The Forward View – Australia: August 2018
An unchanged economic outlook, but downside risks building.
- Overall there has been little change to our growth, labour market and inflation forecasts for the Australian economy over the next two years – though we believe risks continue to build to the downside. While we have not altered our forecasts yet, a continuation of these trends would probably require a reassessment of our outlook, including interest rates.
- GDP is expected to increase by just under 3.0% in 2018 and 2019. Growth will be driven by mining exports, public infrastructure investment and a continued recovery in non-mining business investment (which will receive some support from spill overs from public infrastructure investment). We think consumption will grow at a relatively weak pace over the next couple of years, constrained by household headwinds including high debt levels, relatively weak wage growth and, to a lesser extent, slower growth in household wealth. Both our Business Survey and Cashless Retail Sales continue to point to subdued activity and poor confidence in the retail sector.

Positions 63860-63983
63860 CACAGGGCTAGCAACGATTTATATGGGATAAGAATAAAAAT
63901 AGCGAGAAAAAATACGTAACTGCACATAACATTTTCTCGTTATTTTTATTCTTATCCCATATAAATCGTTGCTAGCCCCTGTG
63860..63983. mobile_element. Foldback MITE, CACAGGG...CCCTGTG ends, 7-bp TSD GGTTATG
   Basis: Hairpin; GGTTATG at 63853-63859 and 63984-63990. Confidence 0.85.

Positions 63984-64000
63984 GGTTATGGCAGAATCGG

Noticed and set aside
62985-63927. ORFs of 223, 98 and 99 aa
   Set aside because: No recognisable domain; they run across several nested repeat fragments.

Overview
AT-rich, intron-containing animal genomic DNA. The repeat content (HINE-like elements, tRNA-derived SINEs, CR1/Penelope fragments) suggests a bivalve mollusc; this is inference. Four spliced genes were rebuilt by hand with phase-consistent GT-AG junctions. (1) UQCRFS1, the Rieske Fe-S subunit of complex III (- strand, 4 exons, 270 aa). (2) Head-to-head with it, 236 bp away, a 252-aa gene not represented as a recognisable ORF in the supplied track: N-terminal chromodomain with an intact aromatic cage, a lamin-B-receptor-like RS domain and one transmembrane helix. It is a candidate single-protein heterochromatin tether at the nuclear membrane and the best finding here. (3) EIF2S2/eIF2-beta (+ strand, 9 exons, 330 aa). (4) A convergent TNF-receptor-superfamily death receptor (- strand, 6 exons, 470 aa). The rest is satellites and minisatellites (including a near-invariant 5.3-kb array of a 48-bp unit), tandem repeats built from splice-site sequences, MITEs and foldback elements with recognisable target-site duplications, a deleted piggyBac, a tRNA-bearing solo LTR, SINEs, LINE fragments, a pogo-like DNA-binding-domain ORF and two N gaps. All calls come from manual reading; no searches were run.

- We think the balance of risks has shifted a little to the downside in July. The NAB Monthly Business Survey showed that business conditions continued their downward trend in the month and confirmed that across industries, this trend has been relatively broad-based. Confidence has remained around average. Employment rebounded this month, but trading and profitability continued their downward trend. Forward orders, a forward looking indicator has also declined over recent months to be around average levels.
- The key upside risks still revolve around new investment in the mining sector and greater spill overs to non-mining business investment from public infrastructure spending.
- At this stage we see the impact of recently implemented tariffs between the US and China as relatively contained and manageable. However, should threatened tariffs be put in place, there would likely be an impact on global growth.
- Despite the decline in business conditions, the index remains well above average, suggesting continued robust outcomes for the business sector in 2018. We think this should still see unemployment edge down to near 5% by mid-2019 and core inflation remain above the bottom of the RBA 2-3% target range in late-2019 – consistent with wages growth around 2½% in 2019. At this stage we also still see the RBA starting to increase rates from mid 2019 – but should the tightening in the labour market occur more gradually or inflation rise more slowly, it is likely that any rate rises could be delayed beyond our current expectations.
For further details, please see the attached document: